Successful Property Letting

Successful Property Letting

“Landlords Successful Letting”

Successful Property Letting

Successful property letting depends on getting many things right.  The right property, tenants, location, rent.  Plus adhering to legislation and regulation.

In today’s article, therefore, we share our Top 10 SUCCESSFUL LETTING TIPS which residential private Landlords should understand and apply:


1.    Property Letting Standards

Tenants can report your property if it is below standard.

  • Landlords have a legal duty to ensure that the property is maintained in a habitable condition.  Moreover, this applies unless any failure is caused by the tenant.
  • Landlords could fall foul of the Housing Health and Safety Rating System (HHSRS).  This legislation assesses 29 categories of Housing Hazards categories 1 and 2.
  • HHSRS enforcement lies with Local Authorities’ environmental departments.
  • Landlords should refer to Section 11 of the Landlord and Tenant Act 1985 for further details.

2.    ‘Tenant-like manner’

Tenants must keep a rented property in a ‘tenant-like manner’.  Landlords’ repairs or maintenance do not extend to items that a tenant has broken through negligence or misuse. Tenants must look after their rented property and carry out small jobs around the property.

3.    Deposits

  • You must place your tenants’ deposit in a tenancy deposit protection (TDS) scheme if you rent out your home on an assured shorthold tenancy that started after 6 April 2007.
  • It is a criminal offence to fail to lodge any deposit in a government registered Tenancy Deposit Scheme (TDS).
  • It is a criminal offence to fail to comply within 30 working days of a tenancy commencing or the deposit being received.
  • Penalties are fines of up to three times the amount of the deposit.
  • Failure to lodge deposits through a recognised scheme also invalidates any Section 21 Notice (eviction notice)

4.    Tax Evasion

Beware accidental tax evasion. If you receive an income from a property, you must declare this on an annual tax return.  This is irrespective of whether you would not otherwise be required to complete a tax return.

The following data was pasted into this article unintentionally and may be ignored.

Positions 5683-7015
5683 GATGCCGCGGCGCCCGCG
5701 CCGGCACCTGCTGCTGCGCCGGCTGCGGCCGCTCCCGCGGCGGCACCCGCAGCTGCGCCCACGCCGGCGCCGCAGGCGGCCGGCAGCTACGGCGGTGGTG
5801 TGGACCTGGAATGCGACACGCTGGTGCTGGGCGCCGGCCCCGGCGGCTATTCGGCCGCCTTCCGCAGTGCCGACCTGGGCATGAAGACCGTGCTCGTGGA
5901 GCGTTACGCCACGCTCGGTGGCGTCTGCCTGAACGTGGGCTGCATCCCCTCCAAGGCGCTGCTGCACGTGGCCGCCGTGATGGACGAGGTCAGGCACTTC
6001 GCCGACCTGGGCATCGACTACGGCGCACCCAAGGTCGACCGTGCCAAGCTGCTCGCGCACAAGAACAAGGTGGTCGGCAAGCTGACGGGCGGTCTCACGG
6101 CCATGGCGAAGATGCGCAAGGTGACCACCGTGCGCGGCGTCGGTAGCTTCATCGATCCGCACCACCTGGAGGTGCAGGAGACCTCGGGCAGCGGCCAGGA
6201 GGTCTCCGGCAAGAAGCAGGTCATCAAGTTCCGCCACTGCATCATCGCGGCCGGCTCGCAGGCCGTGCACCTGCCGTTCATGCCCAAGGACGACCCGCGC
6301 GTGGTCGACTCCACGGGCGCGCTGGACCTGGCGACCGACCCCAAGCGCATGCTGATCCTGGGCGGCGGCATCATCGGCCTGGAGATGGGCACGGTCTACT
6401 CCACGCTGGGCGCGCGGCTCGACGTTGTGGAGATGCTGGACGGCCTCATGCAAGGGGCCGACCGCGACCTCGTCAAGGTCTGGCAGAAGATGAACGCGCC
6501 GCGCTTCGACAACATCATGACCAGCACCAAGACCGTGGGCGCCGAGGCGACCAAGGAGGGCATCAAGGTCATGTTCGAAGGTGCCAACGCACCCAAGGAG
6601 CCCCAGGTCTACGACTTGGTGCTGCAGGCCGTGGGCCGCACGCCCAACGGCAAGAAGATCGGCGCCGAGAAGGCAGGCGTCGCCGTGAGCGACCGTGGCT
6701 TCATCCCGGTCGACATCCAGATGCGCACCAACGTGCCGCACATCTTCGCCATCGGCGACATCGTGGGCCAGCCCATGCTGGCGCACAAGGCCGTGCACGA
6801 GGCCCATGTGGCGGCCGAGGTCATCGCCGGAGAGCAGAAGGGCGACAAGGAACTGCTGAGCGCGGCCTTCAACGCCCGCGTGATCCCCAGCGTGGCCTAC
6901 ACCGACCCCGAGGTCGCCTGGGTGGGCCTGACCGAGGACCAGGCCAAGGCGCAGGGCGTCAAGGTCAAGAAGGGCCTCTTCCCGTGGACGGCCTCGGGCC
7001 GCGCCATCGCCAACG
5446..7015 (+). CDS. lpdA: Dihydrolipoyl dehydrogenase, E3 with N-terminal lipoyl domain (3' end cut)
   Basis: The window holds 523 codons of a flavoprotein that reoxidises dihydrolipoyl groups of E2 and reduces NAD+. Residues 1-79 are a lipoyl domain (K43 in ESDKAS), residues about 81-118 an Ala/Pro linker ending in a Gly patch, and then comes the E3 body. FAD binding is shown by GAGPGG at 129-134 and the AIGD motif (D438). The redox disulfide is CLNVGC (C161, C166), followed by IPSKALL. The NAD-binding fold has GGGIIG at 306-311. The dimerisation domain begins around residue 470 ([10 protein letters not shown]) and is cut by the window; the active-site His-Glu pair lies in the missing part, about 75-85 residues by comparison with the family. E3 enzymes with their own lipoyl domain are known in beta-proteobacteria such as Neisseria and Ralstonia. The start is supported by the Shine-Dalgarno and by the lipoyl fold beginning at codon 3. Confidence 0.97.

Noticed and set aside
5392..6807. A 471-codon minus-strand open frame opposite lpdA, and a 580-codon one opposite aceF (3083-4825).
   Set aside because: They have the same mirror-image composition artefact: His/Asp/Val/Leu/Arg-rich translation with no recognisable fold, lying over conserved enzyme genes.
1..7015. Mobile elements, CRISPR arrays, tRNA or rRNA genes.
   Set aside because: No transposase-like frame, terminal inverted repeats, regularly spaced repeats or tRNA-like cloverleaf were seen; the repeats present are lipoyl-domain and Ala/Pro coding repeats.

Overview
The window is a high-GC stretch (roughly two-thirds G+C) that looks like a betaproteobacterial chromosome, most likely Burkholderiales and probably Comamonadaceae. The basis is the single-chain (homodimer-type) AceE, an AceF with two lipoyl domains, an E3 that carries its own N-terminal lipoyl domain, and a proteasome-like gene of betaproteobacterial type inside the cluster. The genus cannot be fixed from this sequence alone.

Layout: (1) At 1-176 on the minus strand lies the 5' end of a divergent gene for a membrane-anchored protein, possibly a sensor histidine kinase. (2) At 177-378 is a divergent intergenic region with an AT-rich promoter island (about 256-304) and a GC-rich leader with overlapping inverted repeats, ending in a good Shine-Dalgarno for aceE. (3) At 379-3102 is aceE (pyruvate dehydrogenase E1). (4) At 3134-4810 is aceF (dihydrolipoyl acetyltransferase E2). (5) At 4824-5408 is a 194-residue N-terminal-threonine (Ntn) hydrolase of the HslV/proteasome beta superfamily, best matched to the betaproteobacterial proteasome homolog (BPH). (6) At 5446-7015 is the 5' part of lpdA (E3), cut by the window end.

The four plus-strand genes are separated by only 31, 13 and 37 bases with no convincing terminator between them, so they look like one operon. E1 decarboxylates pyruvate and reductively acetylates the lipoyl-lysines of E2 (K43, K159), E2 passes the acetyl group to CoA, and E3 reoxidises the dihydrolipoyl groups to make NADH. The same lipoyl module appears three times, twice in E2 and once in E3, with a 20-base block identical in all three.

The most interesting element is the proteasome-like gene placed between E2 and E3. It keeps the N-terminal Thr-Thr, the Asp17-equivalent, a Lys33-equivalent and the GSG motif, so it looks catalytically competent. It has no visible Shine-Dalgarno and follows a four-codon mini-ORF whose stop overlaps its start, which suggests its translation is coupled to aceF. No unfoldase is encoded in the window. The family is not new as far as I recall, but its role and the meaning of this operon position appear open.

5.    Letting – Right to Rent

  • Landlords must check that any occupiers have the Right to Rent.
  • Applicants must provide acceptable documentation to prove that they have the right to reside in the UK.
  • Failure to comply could mean a penalty of up to £3,000 per adult occupier.

6. Safety requirements

Landlords should ensure that their property meets all current safety regulations including Gas, Electrical and Fire.  You should arrange for all privately rented properties to have a working smoke alarm on each floor.  You must fit Carbon Monoxide alarms in any rooms classed as ‘high risk’.

7. Legionnaires’ Disease

You must carry out an assessment to determine the risk of Legionella in all residential rental properties.

8. Referencing

To avoid ‘problem’ tenants, you should carry out thorough referencing. This can include previous landlord references and credit rating checks on each occupier.  Additionally, you can carry out credit checks on any guarantors.

9. Property Insurance

Everyone has buildings insurance, especially if it is a condition of your buy-to-let mortgage.  Your insurer will need to know that the property is let to a tenant, or your insurance may be invalid.

10. Inventories

Carry out a full inventory check and property condition report at the beginning and end of each tenancy.  Take digital photographs to show the condition of the property.  Digital photos can include the date on which they were taken.  This is the only evidence a landlord can use to claim against the tenant’s deposit.  In contested cases, the standard position is ‘the money belongs to the tenant’.  In other words, it’s up to the landlord to prove otherwise.

For free expert advice on successful property letting, call Callaways on 01273-735237.  You may prefer to email us at